The standard logic symbol should be included in the The Logic Ports. That way as the student uses the Logic ports he/she will begin to associate the logic symbol with the gate type. So pick up the AND logic port and you would see the word AND and the symbol for a AND gate. Double your learning in the process!
    Thanks for the great tool and I love your WEB site.
    Robert G. Johnston

  21. Tim says:

    It’s a nice game but I think a few things should be implemented:

    The grid should be a lot (infinitely if possible) larger.
    You should be able to rotate and flip components.
    All components should be smaller.
    A keyboard input.
    A constant power input.

    Thank you for listening,

  22. Daniel says:

    Hello first of all congratulations for this great tool.!
    Wanted to know how it is to press two buttons at once.?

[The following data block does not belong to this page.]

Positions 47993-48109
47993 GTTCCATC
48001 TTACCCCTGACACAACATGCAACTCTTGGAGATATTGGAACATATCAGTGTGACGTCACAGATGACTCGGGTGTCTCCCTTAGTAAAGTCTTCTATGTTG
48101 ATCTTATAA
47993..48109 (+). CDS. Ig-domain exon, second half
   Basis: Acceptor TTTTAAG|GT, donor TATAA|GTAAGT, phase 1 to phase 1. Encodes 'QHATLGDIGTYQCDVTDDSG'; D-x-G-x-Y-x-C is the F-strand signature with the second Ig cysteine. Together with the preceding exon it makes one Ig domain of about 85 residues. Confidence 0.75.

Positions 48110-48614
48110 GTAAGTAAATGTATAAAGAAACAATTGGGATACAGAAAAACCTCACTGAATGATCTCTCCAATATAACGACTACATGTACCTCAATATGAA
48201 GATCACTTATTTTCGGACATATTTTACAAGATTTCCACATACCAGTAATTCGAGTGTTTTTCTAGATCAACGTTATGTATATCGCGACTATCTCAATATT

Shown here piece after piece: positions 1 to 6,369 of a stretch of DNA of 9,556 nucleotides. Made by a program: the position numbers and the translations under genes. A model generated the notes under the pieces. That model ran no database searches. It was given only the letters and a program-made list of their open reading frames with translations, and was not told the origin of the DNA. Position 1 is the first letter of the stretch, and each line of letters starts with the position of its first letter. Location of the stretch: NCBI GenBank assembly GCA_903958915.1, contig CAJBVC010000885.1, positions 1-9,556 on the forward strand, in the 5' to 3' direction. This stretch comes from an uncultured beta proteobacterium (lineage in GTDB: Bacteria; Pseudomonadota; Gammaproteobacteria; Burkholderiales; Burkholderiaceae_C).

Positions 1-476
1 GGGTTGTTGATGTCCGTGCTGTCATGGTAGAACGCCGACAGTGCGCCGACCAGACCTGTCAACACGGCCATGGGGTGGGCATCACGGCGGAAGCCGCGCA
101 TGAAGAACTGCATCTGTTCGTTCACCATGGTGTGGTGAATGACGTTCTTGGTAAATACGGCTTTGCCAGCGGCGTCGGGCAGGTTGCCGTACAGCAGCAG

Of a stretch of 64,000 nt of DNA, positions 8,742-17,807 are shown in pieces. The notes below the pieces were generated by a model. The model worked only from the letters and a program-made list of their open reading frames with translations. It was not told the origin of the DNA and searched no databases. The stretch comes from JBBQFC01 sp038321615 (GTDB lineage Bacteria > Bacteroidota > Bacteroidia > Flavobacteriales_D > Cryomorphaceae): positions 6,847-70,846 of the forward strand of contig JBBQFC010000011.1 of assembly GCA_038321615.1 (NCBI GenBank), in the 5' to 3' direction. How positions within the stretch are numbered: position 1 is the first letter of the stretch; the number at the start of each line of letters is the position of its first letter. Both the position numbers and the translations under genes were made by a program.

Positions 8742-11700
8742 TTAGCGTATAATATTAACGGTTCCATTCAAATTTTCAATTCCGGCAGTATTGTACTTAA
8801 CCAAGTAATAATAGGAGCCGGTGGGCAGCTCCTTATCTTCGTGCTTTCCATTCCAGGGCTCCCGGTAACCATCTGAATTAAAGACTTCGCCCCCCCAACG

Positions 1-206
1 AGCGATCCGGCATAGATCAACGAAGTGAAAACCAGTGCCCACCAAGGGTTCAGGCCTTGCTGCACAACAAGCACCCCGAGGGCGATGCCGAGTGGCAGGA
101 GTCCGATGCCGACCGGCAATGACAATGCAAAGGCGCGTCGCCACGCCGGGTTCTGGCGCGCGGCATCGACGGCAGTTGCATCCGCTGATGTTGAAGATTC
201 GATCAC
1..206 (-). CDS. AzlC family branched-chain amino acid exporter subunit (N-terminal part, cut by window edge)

Thank you.
    Daniel – Argentina

  23. Daniel W. says:

    I am doing a science project involving logic, and this is a very powerful, helpful tool.
    Congratulations on having such great content!

  24. Awesome website, love the comments section, theres so many good projects

  25. Thanks a lot for the great work, this is so helpfull, i love it :)

  26. Maciej says:

    It would be great if you could add an integrated full adder :)

  27. Cody says:

    Nice! Few suggestions:
    1. Selection tool so that I can move multiple components at once.
    2. Labeling tools!
    a. Label individual components with short names like “A1″, “A2″, “A3″.
    b. Labeling group constructs! A simple dotted square would be great.
    3. Zoom in / Zoom out.
    4. Copy and paste within the sandbox. Maybe hold the CTRL key and when you move a component it creates a copy of that component instead (or group/selection copy!).
    5. A second digital output with opposite endianness! (Seven-segment display).
    6. A tooltip that appears when you hover over a component that explains the extreme basics (have an option to turn it off too as that could get annoying).

    To “Tim”: For a constant power input just use two “NOT” gates!